South Africa raises $55b so far in investment pledges

Oct 28, 2018

South African President Cyril Ramaphosa declared himself in economic ‘repair mode’ at a major investment conference as the country raised a total of $55 billion from investors to help haul itself out of recession.

The former union leader, who inherited a mismanaged economy from the scandal-plagued Jacob Zuma earlier this year, wants $100 billion of new investments over the next five years, Reuters wrote.

Investment commitments of almost 290 billion rand ($20 billion) were made at the conference, Ramaphosa said.

He had already secured pledges for some $35 billion, mainly from China, Saudi Arabia and the United Arab Emirates. Ramaphosa has made reviving the economy a top priority since assuming power in February, but has been hampered by fiscal constraints and infighting in the ruling African National Congress.

“We are in repair mode,” Ramaphosa said in his opening speech at the conference, which looked at opportunities in sectors including agriculture, manufacturing and energy.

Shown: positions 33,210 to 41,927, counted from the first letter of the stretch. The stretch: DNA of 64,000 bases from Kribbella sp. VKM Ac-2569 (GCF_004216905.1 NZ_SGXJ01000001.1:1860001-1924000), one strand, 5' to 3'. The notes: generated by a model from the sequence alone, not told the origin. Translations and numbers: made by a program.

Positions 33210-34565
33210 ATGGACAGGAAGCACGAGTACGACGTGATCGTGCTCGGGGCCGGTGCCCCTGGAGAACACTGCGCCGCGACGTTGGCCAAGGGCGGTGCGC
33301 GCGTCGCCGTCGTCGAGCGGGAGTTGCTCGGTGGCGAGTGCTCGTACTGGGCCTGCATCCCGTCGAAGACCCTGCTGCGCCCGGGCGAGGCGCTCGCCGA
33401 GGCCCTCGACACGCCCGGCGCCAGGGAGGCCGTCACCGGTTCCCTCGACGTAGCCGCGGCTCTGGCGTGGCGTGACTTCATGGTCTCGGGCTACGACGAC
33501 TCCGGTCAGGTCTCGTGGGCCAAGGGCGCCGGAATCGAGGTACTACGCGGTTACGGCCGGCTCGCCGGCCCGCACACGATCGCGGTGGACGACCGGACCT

Ramaphosa said the promised investments would give the country a lift.

“We have witnessed today the beginning of a new narrative about investing in South Africa,” he said in his closing remarks. “Today I can say the investment strike is over.”

Analysts have said investors held back during Zuma’s rule.

Property rights commitment

Several companies across various sectors made the pledges, including Anglo American (AAL.L), one of the world’s largest commodities miners, which said it would spend 71.5 billion rand ($5 billion) in the country over the next five years.

South Africa’s association of car makers, which includes Nissan, Volkswagen and Isuzu, said its members would invest more than 40 billion rand over the next five years, while Telecoms firm Vodacom pledged to invest 50 billion rand over the same period.

Investors welcomed Ramaphosa’s rise to the presidency partly due to his strong ties to the business community. Since then, however, the economy has sunk into recession and faced a series of downbeat data.

 

- Reuters

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